## Stokes Theorem

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# Stokes Theorem

**Statement.**The line integral of a vector A taken around a closed curve C, which bounds a surface S, is equal to the surface integral of the curl of A taken over S, i.e.,

∫c A.dr = ∫∫s curl A.dS

Explanation. Stoke’s theorem enables us to transform the surface integral of the curl of the vector field A into the line integral of that field A over the boundary C of that surface and vice-versa.

Proof. Consider an open surface S in a vector field A. The bounding edge of the surface is a closed curve. The line integral of A round the closed curve when it is traced in the anticlock wise sense.

Φc A.dr. … (1)

Divide the surface S into a large number of small areas. Consider one such element of area dS. Let n be a unit positive (outward) normal upon dS. The vector area of the element is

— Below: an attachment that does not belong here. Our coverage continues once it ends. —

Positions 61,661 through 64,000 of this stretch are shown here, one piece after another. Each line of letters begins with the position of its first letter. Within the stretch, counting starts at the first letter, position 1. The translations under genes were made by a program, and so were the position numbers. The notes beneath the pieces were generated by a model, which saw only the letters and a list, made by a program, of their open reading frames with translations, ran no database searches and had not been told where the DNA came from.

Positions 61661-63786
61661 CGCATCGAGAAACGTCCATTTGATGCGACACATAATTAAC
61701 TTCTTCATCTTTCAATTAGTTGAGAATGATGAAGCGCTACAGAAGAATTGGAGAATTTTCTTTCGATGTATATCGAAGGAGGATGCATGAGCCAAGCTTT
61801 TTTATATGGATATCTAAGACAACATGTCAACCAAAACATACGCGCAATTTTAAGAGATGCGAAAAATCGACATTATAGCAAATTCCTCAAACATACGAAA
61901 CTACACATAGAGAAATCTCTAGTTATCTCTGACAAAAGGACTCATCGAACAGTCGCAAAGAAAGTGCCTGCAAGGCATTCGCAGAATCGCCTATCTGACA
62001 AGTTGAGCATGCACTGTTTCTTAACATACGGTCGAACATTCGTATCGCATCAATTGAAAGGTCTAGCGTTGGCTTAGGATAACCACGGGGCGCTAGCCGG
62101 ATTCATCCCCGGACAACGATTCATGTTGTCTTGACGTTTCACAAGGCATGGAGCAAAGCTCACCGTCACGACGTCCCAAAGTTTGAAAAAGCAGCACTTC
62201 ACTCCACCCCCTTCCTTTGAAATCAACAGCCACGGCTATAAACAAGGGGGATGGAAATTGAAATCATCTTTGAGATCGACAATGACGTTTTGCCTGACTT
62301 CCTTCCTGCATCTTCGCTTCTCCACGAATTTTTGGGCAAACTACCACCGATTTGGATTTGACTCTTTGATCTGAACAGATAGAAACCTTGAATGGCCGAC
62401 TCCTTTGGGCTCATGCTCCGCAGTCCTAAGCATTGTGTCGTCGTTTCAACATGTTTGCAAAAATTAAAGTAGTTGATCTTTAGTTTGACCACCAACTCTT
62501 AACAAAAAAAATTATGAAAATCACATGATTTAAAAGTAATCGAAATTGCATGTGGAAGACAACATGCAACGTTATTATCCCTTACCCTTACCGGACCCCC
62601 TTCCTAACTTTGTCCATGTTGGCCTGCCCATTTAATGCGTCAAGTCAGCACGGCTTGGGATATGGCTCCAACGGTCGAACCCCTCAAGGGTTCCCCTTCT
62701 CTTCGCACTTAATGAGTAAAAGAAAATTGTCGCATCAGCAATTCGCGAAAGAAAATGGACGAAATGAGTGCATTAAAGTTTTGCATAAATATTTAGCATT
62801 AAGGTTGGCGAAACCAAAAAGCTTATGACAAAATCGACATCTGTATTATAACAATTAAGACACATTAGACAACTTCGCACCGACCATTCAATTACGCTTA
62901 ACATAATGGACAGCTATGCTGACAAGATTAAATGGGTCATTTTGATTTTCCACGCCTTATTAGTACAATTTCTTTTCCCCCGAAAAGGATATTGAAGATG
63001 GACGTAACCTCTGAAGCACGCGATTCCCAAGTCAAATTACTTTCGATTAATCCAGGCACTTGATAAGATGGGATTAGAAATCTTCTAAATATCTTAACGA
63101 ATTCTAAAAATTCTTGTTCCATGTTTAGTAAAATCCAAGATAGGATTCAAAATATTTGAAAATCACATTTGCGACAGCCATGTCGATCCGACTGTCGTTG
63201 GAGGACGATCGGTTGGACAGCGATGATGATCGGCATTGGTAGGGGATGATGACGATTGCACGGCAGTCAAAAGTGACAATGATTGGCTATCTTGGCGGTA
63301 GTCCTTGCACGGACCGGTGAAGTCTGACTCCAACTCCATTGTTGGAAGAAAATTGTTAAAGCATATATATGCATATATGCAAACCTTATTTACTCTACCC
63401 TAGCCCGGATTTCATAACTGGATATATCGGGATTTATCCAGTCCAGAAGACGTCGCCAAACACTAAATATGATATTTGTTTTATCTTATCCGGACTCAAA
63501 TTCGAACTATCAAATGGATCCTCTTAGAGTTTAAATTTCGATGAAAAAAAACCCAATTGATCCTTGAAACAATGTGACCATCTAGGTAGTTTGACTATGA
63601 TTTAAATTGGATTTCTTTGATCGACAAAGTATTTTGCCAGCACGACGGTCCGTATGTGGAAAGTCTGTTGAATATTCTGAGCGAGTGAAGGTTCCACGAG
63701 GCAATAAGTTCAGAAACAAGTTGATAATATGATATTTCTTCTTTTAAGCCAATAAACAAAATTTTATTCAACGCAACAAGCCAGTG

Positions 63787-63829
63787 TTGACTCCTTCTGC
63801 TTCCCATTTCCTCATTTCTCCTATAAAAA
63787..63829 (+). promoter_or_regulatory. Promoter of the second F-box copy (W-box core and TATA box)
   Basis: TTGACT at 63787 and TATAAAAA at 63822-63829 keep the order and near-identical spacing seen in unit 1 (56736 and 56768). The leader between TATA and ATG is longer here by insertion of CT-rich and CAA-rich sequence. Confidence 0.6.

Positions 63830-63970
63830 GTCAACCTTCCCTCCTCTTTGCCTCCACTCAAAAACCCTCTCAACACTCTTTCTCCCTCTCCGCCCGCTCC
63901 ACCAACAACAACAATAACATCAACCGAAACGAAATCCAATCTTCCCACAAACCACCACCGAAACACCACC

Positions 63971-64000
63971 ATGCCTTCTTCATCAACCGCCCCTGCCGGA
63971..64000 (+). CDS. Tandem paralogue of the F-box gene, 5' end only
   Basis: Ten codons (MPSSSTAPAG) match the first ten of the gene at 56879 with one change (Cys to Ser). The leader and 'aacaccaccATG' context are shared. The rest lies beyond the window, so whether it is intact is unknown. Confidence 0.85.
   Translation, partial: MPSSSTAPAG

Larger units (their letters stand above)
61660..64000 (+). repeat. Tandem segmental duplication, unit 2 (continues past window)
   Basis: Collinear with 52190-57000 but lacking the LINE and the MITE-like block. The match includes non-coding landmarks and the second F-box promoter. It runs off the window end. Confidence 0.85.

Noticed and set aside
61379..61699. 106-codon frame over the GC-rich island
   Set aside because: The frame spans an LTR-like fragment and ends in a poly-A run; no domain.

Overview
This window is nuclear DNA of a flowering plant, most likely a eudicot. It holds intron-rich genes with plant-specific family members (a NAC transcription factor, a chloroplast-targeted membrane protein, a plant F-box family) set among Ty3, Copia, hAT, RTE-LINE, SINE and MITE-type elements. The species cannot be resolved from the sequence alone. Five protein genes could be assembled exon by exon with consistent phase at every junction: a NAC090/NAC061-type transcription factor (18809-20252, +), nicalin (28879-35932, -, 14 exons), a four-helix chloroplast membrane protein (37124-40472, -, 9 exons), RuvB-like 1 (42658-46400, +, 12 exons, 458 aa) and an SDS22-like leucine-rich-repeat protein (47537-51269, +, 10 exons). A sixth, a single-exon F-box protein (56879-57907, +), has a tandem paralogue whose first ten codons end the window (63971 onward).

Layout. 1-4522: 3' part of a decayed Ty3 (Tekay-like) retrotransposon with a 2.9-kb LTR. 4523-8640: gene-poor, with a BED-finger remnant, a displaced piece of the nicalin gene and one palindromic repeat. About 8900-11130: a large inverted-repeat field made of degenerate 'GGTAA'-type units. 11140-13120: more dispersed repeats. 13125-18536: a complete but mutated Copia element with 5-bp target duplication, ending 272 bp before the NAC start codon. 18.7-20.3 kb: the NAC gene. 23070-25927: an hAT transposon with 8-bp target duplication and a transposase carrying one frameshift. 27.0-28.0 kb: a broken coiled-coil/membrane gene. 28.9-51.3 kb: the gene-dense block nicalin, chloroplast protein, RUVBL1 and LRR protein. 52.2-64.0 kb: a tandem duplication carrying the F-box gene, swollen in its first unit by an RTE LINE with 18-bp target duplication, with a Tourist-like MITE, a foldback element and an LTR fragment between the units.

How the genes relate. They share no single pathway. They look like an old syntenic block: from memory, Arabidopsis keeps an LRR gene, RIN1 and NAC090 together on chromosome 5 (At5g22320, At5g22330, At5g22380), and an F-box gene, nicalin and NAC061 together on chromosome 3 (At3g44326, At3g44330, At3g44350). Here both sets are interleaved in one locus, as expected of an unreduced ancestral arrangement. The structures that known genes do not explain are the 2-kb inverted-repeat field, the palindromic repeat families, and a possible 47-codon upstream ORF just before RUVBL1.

n dS = dS.

By definition, the curl of a (non-lamellar) vector field at any point is defined as the maximum line integral of the vector computed per unit area along the boundary of an infinitesimal area at the point.

Therefore, the line integral of A around the boundary of the area dS is

Curl A. dS.

This applies to all surface elements. Hence the sum of the line integrals of A around the boundaries of all the elements is

∫s∫curl A.dS, … (2)

which is the surface integral of curl A.

Now, it is clear from the figure that the line integrals along the common sides of the adjacent elements mutually cancel because they are traversed in opposite direction. Thus only those sides of the element which lie in the periphery of the surface contribute to the line integral. Therefore, the surface integral (2) gives the line integral of A around the periphery of the surface, which is also given by (1).

Φc A. dr = ∫∫s curl A. dS

This proves Stokes’s theorem.

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